Four countries participated with troops during the initial invasion phase, which lasted from 19 March to 9 April 2003. These were the United States (148,000), United Kingdom (45,000), Australia (2,000), and Poland (194) 36 other countries were involved in its aftermath. In preparation for the invasion, 100,000 U.S. troops were assembled in Kuwait by 18 February. The United States supplied the majority of the invading forces, but also received support from Kurdish irregulars in Iraqi Kurdistan.

According to U.S. President George W Bush and British Prime Minister Tony Blair, the coalition mission was "to disarm Iraq of weapons of mass destruction, to end Saddam Hussein's support for terrorism, and to free the Iraqi people.” Former chief counter-terrorism adviser on the National Security Council Richard A. Clarke believes Mr. Bush came into office with a plan to invade Iraq, According to Blair, the trigger was Iraq's failure to take a "final opportunity" to disarm itself of alleged nuclear, chemical, and biological weapons that U.S. and British officials called an immediate and intolerable threat to world peace. In 2005, the Central Intelligence Agency released a report saying that no weapons of mass destruction had been found in Iraq.

Total Casualties as of December 13, 2010

                                        Total            Battle          Other          Total            Wounded     Pct Killed 
                                      Serving       Deaths        Deaths       Deaths     

      Iraqi Freedom                              3,483             890           4,408               31,935              0   

Operation New Dawn

Sept 1, 2010 - Dec 14, 2011

The transition to Operation New Dawn, Sept. 1, 2010, marks the official end to Operation Iraqi Freedom and combat operations by United States forces in Iraq.

During Operation New Dawn, the remaining 50,000 U.S. Service members serving in Iraq will conduct stability operations, focusing on advising, assisting and training Iraqi Security Forces (ISF). Operation New Dawn also represents a shift from a predominantly military U.S. presence to one that is predominantly civilian, as the Departments of Defense and State work together with governmental and non-governmental agencies to help build Iraq’s civil capacity.

The transition to Operation New Dawn represents the U.S. commitment to the government and people of Iraq as a sovereign, stable country that will be an enduring strategic partner with the United States. This has been made possible by the improved capability of the ISF to take the lead in securing their country.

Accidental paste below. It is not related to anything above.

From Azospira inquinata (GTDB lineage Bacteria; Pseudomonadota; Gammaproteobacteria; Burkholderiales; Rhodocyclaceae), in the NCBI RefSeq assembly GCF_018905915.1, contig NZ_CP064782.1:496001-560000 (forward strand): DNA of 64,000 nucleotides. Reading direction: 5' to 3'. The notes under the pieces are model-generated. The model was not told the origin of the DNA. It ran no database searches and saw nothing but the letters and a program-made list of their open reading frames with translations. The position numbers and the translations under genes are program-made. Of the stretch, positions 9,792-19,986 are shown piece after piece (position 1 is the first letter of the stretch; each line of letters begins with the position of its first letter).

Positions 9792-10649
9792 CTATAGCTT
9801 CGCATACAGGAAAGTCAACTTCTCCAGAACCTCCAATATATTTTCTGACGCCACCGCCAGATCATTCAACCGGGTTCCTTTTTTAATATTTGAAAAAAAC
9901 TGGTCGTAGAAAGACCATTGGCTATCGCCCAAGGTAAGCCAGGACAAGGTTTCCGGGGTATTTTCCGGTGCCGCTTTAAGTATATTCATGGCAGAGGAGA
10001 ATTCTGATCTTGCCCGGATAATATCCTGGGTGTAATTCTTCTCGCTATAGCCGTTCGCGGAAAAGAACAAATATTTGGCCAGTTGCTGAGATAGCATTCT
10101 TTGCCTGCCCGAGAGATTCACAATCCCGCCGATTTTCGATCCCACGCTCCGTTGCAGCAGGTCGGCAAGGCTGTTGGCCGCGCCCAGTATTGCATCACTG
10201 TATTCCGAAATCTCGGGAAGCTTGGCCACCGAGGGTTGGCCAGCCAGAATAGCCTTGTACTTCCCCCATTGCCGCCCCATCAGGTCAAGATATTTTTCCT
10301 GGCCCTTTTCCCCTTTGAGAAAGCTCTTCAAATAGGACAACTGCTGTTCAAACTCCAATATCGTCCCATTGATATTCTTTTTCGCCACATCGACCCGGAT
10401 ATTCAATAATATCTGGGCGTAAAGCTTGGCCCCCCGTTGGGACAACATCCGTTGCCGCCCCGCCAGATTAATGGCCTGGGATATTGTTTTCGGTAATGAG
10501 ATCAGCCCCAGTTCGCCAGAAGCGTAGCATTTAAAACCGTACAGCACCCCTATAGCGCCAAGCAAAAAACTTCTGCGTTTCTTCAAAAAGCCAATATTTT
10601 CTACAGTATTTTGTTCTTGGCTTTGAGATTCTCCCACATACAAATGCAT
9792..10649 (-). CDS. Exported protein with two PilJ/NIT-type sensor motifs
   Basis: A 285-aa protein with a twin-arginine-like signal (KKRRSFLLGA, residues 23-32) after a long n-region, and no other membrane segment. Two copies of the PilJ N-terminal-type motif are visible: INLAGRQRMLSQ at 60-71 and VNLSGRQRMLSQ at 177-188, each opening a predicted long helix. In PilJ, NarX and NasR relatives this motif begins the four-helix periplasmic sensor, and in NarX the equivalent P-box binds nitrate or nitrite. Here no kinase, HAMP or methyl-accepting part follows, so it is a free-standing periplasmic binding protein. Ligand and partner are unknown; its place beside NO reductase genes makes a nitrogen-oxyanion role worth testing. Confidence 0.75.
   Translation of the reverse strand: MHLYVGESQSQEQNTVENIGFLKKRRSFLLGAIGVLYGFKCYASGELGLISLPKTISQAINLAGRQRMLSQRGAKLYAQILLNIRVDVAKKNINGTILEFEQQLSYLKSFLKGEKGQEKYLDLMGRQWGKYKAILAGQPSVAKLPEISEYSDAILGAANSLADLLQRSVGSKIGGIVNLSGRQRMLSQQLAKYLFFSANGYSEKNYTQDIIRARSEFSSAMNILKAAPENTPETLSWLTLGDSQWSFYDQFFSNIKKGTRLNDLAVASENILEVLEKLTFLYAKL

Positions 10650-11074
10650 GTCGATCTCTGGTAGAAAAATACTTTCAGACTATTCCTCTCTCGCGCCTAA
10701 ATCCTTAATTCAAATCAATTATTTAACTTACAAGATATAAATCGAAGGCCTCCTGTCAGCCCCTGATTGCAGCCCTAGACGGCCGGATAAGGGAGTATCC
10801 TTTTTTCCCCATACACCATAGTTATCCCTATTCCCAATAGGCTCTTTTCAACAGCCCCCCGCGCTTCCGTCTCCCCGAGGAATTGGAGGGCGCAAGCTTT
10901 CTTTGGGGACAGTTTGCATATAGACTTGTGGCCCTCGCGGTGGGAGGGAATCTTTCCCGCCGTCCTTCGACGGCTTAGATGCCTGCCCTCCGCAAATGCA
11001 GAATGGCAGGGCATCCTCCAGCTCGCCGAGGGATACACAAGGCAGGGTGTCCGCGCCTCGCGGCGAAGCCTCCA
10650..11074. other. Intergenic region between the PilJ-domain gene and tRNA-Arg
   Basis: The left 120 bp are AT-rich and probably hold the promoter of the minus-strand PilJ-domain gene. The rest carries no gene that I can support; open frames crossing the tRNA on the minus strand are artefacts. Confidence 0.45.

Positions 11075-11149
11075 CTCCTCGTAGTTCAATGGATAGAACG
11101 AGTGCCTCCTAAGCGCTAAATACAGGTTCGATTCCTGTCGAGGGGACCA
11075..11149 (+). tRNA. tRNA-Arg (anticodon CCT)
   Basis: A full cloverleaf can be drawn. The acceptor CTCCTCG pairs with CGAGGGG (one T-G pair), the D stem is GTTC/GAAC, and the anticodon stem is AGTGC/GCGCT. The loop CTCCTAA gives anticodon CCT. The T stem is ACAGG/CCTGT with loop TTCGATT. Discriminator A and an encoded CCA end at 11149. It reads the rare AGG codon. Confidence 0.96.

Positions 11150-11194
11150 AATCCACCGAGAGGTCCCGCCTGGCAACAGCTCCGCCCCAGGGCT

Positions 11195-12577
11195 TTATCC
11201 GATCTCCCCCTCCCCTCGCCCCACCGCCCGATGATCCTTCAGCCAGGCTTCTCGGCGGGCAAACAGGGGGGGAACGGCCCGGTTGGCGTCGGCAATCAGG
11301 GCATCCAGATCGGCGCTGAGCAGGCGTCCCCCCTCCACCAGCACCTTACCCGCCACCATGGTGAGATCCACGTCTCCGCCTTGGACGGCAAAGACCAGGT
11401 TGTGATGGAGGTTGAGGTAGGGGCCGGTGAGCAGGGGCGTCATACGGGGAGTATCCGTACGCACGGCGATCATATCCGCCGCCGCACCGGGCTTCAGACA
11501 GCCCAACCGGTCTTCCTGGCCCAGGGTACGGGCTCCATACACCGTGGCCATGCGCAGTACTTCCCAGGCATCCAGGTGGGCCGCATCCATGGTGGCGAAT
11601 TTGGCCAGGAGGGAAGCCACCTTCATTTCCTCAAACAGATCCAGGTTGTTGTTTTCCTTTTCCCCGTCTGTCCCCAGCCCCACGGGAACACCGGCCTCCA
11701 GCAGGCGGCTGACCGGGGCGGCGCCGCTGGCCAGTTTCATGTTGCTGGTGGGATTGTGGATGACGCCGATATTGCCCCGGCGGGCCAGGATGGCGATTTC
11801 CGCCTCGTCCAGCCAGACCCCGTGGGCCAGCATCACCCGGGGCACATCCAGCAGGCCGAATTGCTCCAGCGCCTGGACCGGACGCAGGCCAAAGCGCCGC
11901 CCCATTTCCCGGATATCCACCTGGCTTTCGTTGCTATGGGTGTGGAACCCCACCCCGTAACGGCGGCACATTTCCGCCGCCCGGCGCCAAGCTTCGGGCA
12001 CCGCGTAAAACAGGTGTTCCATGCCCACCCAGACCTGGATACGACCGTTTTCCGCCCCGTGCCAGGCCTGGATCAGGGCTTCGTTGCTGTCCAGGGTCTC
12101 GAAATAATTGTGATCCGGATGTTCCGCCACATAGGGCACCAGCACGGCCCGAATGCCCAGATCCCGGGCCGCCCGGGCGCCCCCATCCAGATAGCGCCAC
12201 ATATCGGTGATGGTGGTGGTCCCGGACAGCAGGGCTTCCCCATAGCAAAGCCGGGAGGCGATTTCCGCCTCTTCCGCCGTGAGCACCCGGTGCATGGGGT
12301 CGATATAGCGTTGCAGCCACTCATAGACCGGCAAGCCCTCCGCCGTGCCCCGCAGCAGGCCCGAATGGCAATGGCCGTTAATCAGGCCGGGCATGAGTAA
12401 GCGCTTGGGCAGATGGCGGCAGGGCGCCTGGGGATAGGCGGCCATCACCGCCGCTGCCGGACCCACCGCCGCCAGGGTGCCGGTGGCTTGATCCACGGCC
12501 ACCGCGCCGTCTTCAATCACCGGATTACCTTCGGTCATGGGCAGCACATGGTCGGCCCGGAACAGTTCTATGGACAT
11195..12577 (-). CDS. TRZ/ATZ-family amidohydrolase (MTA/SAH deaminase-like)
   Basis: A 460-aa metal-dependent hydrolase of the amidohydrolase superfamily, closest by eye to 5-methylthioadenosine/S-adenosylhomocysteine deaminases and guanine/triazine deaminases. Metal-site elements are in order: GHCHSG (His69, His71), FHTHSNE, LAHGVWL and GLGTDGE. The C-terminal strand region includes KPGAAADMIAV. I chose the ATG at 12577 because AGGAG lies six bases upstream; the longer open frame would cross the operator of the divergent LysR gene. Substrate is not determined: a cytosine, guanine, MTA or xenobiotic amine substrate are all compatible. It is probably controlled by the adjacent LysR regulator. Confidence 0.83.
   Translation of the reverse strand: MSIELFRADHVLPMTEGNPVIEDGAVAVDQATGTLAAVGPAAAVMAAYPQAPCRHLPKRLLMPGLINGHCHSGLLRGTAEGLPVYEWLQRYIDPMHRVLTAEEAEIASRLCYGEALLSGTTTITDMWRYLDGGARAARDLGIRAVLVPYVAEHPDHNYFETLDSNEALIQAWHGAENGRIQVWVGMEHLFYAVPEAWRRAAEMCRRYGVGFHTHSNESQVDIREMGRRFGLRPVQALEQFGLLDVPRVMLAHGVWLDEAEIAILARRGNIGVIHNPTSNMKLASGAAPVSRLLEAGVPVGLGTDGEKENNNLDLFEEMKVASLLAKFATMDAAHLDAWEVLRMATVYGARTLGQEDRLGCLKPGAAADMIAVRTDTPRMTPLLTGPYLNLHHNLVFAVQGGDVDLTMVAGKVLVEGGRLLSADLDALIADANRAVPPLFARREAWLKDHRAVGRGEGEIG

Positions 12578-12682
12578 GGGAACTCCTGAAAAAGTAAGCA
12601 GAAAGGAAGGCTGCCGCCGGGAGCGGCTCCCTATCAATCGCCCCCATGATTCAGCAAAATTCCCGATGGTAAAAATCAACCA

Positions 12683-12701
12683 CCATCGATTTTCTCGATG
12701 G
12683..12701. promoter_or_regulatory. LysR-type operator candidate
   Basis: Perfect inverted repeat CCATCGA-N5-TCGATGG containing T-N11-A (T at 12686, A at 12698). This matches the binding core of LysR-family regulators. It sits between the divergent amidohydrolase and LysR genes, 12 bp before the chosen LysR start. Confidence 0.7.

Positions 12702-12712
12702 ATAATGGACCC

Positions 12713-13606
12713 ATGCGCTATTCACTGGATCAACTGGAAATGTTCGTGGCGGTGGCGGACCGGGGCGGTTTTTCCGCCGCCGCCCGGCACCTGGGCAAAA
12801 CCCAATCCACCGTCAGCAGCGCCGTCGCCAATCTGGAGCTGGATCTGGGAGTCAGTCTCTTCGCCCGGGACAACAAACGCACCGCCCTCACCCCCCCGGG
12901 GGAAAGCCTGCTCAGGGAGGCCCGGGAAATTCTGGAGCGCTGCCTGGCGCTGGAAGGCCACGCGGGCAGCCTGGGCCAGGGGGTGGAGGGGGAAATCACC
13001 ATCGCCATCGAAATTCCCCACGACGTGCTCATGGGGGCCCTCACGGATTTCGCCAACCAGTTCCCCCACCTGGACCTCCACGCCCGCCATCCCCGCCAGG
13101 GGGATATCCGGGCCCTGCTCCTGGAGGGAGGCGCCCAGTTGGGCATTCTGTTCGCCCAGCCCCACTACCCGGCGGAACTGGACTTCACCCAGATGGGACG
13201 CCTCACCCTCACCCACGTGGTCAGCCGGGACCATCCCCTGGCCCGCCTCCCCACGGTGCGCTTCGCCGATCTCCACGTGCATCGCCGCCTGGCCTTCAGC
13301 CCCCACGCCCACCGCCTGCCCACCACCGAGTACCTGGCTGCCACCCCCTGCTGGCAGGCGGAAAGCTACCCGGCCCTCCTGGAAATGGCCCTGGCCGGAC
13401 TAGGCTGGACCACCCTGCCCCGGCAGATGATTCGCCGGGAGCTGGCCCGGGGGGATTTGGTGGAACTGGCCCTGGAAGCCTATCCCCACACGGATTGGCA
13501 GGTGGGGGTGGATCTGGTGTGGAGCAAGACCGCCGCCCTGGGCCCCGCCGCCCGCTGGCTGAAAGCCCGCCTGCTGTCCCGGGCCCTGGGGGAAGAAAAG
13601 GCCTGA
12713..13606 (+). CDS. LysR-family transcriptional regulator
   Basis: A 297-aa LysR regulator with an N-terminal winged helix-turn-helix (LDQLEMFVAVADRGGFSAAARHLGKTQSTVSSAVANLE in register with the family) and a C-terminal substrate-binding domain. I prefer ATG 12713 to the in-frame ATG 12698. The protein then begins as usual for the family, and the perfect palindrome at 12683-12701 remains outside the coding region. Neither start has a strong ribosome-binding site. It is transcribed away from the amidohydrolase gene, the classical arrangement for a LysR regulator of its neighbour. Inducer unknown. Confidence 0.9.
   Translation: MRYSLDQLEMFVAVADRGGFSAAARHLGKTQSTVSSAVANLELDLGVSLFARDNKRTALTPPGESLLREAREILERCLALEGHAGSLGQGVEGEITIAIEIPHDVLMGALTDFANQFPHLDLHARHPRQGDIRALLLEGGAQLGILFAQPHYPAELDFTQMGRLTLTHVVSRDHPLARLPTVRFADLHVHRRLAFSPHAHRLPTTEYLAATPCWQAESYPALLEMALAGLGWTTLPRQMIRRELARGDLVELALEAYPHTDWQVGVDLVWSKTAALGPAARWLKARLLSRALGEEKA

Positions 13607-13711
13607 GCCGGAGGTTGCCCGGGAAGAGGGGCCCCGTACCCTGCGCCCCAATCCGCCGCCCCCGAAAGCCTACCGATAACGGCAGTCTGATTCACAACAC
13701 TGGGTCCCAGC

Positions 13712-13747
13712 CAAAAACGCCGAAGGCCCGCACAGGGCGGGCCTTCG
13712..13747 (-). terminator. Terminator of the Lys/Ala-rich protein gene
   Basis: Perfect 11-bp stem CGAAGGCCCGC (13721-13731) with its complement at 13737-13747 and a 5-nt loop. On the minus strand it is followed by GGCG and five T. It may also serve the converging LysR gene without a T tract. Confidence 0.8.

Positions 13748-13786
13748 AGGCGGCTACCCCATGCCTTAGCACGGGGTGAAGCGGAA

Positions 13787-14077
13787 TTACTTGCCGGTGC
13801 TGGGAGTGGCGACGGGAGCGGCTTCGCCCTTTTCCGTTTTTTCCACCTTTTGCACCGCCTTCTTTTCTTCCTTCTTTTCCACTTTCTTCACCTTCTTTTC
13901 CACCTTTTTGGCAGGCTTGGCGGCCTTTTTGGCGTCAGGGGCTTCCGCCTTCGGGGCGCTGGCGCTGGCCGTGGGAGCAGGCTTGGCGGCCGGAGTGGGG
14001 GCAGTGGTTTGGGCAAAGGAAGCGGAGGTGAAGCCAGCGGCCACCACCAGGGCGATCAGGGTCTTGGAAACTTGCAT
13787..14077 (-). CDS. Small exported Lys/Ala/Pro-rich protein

New Dawn also signifies the success of the responsible draw-down of forces and the redeployment of thousands of U.S. Soldiers, as well as the return or transfer of war fighting equipment to the U.S. or to combat troops fighting in Afghanistan.

I found this statement from M Norris who was in the Iraqi Wars from 2004-2008, this was his comment:

You could never know what happens over there, we officially passed over control to the Iraqis in 2008 during my last tour to Iraq. From 2004-2007ish we fought an enemy we could not see and could only respond to attacks instead of fighting our enemies head on. The casualties in Iraq over the last 2 years have been nearly all non combat casualties and the place had clearly changed from when I left in 06 to summer 08 when I came back. We were not attacked a single time on the road nearly every day, and 2 years ago it was nearly guaranteed to have something happen. All we did was assist the Iraqis in 08 so why not change the name, it's not the same thing we were doing earlier in the war. Osama is dead and we are finally out of the most pointless war Americans have ever had to die for.

All these statistics and wars that our men and women have been in to protect The United States Of America are to be honored, respected, cherished, appreciated and prayed for daily. Multitudes have died to keep this country a free and safe place to live and bring up our families.

I would like to end my editorial with this:

...Only 2 defining forces have ever offered to die for you!

Jesus Christ and the American Soldier

One died for your soul -

the other for your freedom.”

Lt Col Grant L Rosensteel Jr.



God Bless!

Happy Touring!

Cris, Key and Staff